Clinical outcome measurements with a minimum follow-up period of two years following RTSA implantation were available for 17 patients (100%) in GTF group and 34 patients (100%) in the control group. Outcome data at two-year follow up were compared in each case.
CSs improved in both groups after RTSA (absolute CS: GTF preoperative 30° ± 17°, postoperative 50° ± 19°, p ≤ 0.001; control group preoperative 32° ± 13°, postoperative 62° ± 21°, p ≤ 0.001; relative CS: GTF preoperative 36° ± 20°, postoperative 62° ± 21°, p ≤ 0.001; control group preoperative 40° ± 15°, postoperative 75° ± 22°, p ≤ 0.001). Preoperative CSs were comparable in both groups (absolute CS p = 0.508, relative CS p = 0.241). However, the control group achieved a significantly higher postoperative CS compared to the GTF group (absolute CS 62° ± 21° vs. 50° ± 19°, p = 0.032; relative CS 75° ± 20° vs. 62° ± 21°, p = 0.015).
The same result applies to the SSV, which improved in both groups as a result of the surgical treatment (GTF preoperative 26% ± 16%, postoperative 63% ± 26%, p ≤ 0.001; control group preoperative 36% ± 17%, postoperative 77% ± 29%, p ≤ 0.001). Postoperative SSV was significantly higher in the control group compared to the GTF group (p = 0.022).
Pain, measured by the CS pain points, was comparable preoperatively (GTF 8 ± 4, control 7 ± 4, p = 0.367) and improved in both groups after RTSA (p < 0.001) with no significant difference (GTF 12 ± 4, control 14 ± 2, p = 0.271).
Mean flexion was comparable preoperatively (GTF 67° ± 42°, control 80° ± 37°, p = 0.146) and improved in both groups after RTSA (p < 0.001) with no significant difference (GTF 102° ± 28°, control 114° ± 27°, p = 0.160).
Analog to flexion, shoulder abduction was comparable preoperatively (GTF 54° ± 31°, control 69° ± 35°, p = 0.076) and improved in both groups after RTSA (p < 0.001) with no significant difference (GTF 109° ± 42°, control 120° ± 39°, p = 0.317).
Mean external rotation was preoperatively comparable in both groups (GTF 32° ± 26°, control 28° ± 21°, p = 0.822). Mean external rotation did not significantly change in the control group after RTSA (preoperative 28° ± 21°, postoperative 30° ± 19°, p = 0.770), whereas the GTF group had a significant worsening in external rotation after RTSA (preoperative 32° ± 26°, postoperative 17° ± 19°, p = 0.010). The postoperative difference in external rotation was significant between both groups (p = 0.029).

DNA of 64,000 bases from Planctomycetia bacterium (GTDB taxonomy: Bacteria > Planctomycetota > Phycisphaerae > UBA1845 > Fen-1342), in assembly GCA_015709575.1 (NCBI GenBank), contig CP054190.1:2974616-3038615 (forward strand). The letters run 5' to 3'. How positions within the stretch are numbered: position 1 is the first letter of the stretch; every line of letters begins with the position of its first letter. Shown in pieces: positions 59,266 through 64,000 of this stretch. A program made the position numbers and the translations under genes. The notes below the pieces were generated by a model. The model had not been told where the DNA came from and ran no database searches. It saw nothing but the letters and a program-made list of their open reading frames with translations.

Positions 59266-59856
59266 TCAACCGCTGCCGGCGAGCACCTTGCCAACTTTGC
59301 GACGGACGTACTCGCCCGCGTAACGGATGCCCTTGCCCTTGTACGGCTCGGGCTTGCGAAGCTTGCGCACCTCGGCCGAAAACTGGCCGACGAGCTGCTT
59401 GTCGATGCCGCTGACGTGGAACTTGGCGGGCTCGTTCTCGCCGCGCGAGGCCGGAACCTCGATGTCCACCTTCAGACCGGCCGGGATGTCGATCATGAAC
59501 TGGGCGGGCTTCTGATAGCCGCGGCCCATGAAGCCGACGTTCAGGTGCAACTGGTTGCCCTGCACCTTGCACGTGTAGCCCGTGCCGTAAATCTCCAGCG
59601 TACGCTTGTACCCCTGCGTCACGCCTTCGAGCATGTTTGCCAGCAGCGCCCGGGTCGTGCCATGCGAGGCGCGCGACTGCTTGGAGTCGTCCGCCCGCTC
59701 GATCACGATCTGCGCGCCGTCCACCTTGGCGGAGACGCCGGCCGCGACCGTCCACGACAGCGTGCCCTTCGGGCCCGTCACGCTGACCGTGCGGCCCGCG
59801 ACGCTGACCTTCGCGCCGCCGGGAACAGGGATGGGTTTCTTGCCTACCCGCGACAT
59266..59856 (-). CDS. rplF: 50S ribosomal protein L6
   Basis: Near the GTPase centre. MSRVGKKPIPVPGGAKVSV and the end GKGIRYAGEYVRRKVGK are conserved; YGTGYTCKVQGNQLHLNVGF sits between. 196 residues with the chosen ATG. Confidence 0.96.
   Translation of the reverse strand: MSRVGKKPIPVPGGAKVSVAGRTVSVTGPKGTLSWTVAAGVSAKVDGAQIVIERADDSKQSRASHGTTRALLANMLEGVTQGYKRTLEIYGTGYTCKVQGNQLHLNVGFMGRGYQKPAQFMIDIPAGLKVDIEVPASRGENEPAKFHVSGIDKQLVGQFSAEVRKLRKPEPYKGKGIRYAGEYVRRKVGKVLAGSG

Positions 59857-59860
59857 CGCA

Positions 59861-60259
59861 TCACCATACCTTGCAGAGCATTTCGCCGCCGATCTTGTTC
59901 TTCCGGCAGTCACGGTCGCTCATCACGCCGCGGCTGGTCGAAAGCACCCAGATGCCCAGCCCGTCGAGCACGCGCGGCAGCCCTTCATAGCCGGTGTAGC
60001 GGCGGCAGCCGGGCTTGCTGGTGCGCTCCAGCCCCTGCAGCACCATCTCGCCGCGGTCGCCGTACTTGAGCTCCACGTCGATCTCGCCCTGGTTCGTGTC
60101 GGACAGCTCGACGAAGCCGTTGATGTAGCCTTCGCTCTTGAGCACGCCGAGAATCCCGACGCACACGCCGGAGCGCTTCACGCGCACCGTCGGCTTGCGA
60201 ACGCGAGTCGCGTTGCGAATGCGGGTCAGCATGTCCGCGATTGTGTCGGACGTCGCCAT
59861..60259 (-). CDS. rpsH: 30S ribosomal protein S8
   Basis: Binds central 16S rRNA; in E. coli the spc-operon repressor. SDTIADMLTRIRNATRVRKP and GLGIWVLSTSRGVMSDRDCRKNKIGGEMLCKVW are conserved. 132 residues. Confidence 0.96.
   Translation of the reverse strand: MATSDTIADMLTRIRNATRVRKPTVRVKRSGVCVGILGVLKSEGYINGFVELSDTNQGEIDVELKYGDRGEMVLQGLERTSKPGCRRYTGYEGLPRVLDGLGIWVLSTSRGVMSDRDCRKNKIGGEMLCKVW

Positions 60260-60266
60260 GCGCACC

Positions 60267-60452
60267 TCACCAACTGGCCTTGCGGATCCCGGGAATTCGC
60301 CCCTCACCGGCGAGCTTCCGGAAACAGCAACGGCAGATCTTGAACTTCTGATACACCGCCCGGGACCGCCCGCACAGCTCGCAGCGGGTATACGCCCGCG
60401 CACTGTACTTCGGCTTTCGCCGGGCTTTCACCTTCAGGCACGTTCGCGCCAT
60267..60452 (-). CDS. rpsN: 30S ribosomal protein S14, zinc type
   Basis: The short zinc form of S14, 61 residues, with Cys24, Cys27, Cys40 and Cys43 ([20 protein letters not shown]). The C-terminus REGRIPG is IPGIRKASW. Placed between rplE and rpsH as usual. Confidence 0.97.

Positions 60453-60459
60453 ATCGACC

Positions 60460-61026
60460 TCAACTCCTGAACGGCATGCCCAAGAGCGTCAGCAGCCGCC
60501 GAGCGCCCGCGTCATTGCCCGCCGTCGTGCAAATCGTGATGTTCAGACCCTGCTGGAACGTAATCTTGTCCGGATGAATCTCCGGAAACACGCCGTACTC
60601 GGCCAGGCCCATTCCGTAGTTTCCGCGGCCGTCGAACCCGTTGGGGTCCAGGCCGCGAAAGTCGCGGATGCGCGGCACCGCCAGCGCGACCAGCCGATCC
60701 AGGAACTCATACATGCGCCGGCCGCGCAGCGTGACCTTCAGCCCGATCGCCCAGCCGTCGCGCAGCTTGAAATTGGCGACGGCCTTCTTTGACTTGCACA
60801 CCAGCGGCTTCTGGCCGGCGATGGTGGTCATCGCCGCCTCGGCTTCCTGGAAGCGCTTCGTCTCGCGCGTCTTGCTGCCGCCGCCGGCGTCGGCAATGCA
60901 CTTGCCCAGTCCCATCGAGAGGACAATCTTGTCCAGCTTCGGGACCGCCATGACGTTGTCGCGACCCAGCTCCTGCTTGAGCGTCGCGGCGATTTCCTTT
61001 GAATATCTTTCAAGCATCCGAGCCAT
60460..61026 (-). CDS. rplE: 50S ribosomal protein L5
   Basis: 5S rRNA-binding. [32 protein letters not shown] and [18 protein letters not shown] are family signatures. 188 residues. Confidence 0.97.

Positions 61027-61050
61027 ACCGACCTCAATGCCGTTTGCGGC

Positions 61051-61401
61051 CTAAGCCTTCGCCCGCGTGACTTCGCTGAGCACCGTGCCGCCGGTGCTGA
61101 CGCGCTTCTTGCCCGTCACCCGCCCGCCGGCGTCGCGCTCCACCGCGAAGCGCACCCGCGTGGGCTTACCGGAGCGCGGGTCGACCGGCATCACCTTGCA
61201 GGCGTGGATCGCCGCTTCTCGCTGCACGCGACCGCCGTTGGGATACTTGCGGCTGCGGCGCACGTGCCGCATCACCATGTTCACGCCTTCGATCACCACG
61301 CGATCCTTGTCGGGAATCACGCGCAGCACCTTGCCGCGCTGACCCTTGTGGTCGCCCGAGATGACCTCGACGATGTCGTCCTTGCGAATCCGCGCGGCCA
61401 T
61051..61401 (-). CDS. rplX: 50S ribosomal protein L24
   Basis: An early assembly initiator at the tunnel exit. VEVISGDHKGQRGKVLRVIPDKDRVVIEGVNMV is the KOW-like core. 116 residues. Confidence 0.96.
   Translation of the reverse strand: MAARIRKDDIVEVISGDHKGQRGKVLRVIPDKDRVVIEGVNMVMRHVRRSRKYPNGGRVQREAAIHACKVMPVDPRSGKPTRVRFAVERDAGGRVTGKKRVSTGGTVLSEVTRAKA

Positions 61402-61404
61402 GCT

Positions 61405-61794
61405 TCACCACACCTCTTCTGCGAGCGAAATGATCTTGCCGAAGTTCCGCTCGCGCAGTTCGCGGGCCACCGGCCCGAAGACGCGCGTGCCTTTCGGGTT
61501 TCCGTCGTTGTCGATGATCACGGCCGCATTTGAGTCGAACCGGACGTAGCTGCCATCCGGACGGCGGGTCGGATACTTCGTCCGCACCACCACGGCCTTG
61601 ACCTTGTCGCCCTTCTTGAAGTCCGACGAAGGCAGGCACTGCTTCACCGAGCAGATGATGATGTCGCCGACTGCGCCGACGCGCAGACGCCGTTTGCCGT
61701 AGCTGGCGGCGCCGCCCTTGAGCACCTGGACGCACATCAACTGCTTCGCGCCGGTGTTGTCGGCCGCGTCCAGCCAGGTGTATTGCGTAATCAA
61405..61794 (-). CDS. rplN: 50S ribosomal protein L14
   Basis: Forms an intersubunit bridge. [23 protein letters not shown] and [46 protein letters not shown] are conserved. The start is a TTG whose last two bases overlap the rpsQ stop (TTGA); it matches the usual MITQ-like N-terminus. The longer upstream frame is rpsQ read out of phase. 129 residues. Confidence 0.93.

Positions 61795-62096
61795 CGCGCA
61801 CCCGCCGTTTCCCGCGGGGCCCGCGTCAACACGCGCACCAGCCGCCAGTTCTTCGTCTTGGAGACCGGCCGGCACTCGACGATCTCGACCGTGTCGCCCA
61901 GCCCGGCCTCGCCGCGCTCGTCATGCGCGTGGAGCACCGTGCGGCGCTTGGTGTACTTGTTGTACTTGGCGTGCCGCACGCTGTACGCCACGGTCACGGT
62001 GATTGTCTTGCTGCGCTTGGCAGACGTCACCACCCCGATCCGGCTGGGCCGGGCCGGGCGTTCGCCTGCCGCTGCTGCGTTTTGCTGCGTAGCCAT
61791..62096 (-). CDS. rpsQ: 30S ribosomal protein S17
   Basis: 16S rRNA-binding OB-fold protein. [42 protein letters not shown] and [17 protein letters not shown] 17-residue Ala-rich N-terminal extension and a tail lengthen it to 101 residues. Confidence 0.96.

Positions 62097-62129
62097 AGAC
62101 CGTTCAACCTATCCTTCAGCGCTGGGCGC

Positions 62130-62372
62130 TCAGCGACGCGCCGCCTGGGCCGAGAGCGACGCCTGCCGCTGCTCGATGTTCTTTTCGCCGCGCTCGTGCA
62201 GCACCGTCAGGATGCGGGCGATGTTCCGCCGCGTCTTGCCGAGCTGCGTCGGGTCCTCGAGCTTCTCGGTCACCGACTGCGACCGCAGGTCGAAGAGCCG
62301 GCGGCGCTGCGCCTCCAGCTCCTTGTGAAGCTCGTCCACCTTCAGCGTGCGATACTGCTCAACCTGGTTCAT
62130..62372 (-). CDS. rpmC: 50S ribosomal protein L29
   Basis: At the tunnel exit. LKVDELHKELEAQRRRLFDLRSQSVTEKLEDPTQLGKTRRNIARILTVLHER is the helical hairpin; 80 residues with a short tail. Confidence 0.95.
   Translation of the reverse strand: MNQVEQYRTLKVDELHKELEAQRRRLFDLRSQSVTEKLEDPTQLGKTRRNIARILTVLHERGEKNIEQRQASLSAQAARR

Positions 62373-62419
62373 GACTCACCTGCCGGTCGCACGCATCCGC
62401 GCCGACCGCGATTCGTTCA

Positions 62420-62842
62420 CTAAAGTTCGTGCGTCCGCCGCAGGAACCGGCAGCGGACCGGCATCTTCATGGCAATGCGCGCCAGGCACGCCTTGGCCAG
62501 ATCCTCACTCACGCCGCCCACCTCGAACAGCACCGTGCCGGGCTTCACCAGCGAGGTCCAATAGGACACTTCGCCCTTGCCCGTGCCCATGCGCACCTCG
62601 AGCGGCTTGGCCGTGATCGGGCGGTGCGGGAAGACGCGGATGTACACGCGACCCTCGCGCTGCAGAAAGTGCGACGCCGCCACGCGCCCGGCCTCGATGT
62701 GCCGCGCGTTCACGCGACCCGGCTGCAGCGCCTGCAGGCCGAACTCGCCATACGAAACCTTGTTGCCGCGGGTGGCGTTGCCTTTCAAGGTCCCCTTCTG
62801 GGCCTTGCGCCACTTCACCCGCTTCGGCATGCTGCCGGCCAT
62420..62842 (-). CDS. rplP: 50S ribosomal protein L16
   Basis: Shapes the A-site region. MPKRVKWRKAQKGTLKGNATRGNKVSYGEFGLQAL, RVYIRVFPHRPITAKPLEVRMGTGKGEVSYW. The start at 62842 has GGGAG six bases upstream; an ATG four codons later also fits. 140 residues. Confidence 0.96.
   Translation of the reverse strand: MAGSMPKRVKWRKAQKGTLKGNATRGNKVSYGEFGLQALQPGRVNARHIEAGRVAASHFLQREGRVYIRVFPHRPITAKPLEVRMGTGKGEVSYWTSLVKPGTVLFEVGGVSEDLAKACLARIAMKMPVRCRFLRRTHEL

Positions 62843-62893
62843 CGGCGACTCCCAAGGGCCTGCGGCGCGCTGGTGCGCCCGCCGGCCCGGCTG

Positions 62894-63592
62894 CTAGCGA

The internal rotation ability was preoperatively comparable in both groups (GTF 4 ± 2, control 4 ± 3, p = 0.965) and could not be positively influenced by the prosthesis in both groups (GTF p = 0.627, control p = 0.137).
The same results appear for preoperative mean force in both groups (GTF 1 kg ± 1 kg, control 0 kg ± 1 kg, p = 0.155). The control group showed significantly more force after RTSA (2 kg ± 2 kg, p ≤ 0.001), whereas the GTF group did not improve (1 kg ± 2 kg, p = 0.441). The difference in postoperative mean force between both groups was statistically significant (p = 0.004).
The detailed outcome analysis is provided in Table 3.

4. Discussion

The most important finding of our study is that patients with a postoperative GTF had worse external rotation after RTSA compared to a matched control group.
The difference in external rotation may have a clinical impact, as the postoperative SSV and Constant scores were significantly higher in the control group compared to the GTF group. Additionally, according to Simovitch et al. [30] a difference of 3° ± 2° in external rotation may be clinically relevant. These findings are not unexpected, as it has been shown previously that healing of the GT is relevant to achieve a clinical outcome and the external rotation ability after fracture RTSA [21,22,23,33,34,35,36,37,38]. Ohl et al. [36] concluded in a multicenter study with 420 patients that anatomic healing of the GT in fracture RTSA improved objective and subjective outcome. Excision of the GT is associated with worse functional outcome and increased risk of postoperative instability [36]. Gallinet et al. [22] compared two cohorts of fracture RTSAs with and without GT-fixation retrospectively. They concluded that anatomic fixation of the GT led to better active range of motion, especially in external rotation with an improvement of +35°. These results show the importance of an intact and correct positioned GT for external rotation, as this can only be provided by functioning infraspinatus and teres minor muscles.